EXPLORER, the 3D medical imaging system that can scan the whole body at once, has recently produced its first scans. Created by UC Davis researchers Simon Cherry and Ramsey Badawi, the scanner combines positron emission tomography (PET) and x-ray computed tomography (CT) technologies to image the entire human body. Coupling these two imaging methods and capturing radiation much more effectively than other scanning systems, EXPLORER can generate images much faster than other scanning methods. Over time, this system can also create videos tracking specially marked drugs as they travel throughout the body.
The scientists claim that EXPLORER will have many applications in the medical field, including diagnostic improvements, tracking disease progression, and researching novel drug therapies. Badawi and Cherry devised the concept of a full body scanner 13 years ago, receiving a $1.5 million grant from the National Cancer Institute in 2011. This grant allowed the two to establish a team of researchers and collaborators to bring the idea to life. Their funds were greatly bolstered in 2015 when the NIH awarded them a $15.5 million grant, allowing Badawi and Cherry to enlist a commercial partner to build the first EXPLORER scanner.
The first images generated by EXPLORER will be shown at the upcoming Radiological Society of North America meeting on November 24th in Chicago.
This scanner was created in partnership with United Imaging Healthcare (UIH), a Shenghai-based company who built the system with its latest technology platform. Eventually, UIH will be manufacturing the devices for the consumers in the healthcare market.
“While I had imagined what the images would look like for years, nothing prepared me for the incredible detail we could see on that first scan,” said Cherry, professor in the Department of Biomedical Engineering at UC Davis. “While there is still a lot of careful analysis to do, I think we already know that EXPLORER is delivering roughly what we had promised.”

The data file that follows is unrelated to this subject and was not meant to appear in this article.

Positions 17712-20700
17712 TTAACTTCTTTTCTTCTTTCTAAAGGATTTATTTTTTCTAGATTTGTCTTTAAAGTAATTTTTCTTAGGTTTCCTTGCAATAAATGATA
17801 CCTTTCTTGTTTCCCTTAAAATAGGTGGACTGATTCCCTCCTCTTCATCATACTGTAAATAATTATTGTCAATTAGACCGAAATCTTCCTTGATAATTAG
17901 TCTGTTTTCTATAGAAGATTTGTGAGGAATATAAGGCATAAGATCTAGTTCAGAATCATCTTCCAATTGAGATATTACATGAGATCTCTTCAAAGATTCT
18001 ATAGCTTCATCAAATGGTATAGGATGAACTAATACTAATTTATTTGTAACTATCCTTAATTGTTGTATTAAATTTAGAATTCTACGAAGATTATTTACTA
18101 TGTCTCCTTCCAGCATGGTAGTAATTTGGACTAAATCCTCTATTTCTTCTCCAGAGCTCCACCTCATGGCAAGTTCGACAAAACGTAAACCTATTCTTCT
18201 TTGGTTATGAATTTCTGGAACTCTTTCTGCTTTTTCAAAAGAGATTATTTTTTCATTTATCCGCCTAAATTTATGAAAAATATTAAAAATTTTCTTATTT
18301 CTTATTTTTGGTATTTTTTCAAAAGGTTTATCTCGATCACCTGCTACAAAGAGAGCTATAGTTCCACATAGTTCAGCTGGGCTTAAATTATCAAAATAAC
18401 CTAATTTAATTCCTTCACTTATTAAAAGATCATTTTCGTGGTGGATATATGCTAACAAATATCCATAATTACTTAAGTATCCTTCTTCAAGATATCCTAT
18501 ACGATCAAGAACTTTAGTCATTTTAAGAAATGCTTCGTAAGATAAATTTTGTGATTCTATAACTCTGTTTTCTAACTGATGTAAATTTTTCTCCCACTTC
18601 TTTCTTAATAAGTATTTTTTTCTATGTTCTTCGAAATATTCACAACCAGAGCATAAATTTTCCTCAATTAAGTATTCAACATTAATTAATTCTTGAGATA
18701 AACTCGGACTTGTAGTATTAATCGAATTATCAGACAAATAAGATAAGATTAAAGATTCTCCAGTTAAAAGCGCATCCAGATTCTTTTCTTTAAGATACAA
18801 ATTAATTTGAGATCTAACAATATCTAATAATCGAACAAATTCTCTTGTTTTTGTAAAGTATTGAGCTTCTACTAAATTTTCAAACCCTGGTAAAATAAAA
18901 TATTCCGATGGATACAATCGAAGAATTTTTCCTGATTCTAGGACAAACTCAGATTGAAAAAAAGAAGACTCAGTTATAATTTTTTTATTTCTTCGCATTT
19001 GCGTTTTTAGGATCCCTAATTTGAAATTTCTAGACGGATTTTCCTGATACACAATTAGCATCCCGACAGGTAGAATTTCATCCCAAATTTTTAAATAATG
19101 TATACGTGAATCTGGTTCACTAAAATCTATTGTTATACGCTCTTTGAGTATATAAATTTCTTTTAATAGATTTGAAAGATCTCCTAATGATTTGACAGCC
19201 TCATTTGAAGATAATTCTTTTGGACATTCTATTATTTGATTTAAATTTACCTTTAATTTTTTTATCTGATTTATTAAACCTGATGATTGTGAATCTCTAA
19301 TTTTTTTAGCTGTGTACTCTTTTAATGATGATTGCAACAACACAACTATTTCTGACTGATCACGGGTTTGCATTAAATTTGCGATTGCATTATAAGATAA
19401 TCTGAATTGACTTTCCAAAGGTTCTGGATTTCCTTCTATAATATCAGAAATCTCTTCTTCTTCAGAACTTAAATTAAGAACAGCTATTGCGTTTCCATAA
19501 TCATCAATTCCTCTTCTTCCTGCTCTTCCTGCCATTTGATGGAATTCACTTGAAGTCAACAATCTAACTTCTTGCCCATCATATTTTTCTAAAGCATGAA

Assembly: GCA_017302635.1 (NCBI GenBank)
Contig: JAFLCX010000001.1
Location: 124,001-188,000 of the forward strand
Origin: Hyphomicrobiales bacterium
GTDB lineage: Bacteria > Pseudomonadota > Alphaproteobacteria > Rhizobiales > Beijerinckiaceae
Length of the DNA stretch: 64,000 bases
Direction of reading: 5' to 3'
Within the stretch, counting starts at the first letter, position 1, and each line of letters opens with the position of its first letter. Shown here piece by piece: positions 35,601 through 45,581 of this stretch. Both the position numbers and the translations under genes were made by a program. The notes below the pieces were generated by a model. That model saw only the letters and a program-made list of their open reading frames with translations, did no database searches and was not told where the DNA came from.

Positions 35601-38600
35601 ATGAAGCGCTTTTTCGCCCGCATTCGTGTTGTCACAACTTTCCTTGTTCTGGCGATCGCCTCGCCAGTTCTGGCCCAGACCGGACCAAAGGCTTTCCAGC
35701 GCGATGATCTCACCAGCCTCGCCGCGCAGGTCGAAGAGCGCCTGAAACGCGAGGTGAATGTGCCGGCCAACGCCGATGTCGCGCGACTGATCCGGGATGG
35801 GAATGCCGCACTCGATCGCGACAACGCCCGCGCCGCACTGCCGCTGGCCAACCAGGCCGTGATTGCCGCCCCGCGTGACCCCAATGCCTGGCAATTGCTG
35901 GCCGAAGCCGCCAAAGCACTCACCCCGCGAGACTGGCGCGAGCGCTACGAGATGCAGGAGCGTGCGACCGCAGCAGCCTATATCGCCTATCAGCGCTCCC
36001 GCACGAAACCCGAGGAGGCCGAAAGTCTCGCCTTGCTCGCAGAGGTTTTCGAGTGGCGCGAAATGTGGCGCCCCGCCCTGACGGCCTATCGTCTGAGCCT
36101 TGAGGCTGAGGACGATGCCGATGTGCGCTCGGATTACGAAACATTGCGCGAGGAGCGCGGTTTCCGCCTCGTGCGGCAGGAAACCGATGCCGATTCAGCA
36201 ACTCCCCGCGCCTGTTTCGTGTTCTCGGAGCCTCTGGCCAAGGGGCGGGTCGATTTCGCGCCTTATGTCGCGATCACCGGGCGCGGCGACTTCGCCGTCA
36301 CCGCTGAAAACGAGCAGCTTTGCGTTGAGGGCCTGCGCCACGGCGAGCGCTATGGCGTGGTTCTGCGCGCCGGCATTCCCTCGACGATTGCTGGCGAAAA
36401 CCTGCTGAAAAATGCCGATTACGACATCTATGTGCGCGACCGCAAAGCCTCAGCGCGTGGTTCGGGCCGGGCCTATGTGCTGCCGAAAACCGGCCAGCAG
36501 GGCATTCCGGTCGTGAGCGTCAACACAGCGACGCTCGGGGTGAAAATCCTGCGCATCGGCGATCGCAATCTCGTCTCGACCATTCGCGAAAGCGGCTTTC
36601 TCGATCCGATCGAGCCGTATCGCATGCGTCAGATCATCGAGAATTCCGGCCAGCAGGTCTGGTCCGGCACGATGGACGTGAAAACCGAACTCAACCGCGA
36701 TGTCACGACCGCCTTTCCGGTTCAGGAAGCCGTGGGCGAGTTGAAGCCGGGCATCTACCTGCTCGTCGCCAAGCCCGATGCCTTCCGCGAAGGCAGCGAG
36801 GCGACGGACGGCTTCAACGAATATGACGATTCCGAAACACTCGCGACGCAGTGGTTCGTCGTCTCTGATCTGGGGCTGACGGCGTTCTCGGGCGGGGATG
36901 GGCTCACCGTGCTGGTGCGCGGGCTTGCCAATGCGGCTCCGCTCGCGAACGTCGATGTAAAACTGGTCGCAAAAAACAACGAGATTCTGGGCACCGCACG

Cherry claims he expects EXPLORER to have a heavy impact on patient care and research, being that it produces PET scans that are of higher-quality than others previously available. The scanner also yields results up to 40 times faster than current PET scans, imaging the whole body in less than 30 seconds.
Badawi, functioning chief of Nuclear Medicine at UC Davis Health and vice research chair in the Radiology Department, was astounded by the resolution of the first images. He stated that, “the level of detail was astonishing, especially once we got the reconstruction method a bit more optimized.”
“We could see features that you just don’t see on regular PET scans. And the dynamic sequence showing the radiotracer moving around the body in three dimensions over time was, frankly, mind-blowing. There is no other device that can obtain data like this in humans, so this is truly novel,” Badawi added.
The video below shows EXPLORER’s ability to track a glucose injection through a vein in the leg.
“I don’t think it will be long before we see at a number of EXPLORER systems around the world,” stated Cherry. “But that depends on demonstrating the benefits of the system, both clinically and for research. Now, our focus turns to planning the studies that will demonstrate how EXPLORER will benefit our patients and contribute to our knowledge of the whole human body in health and disease.”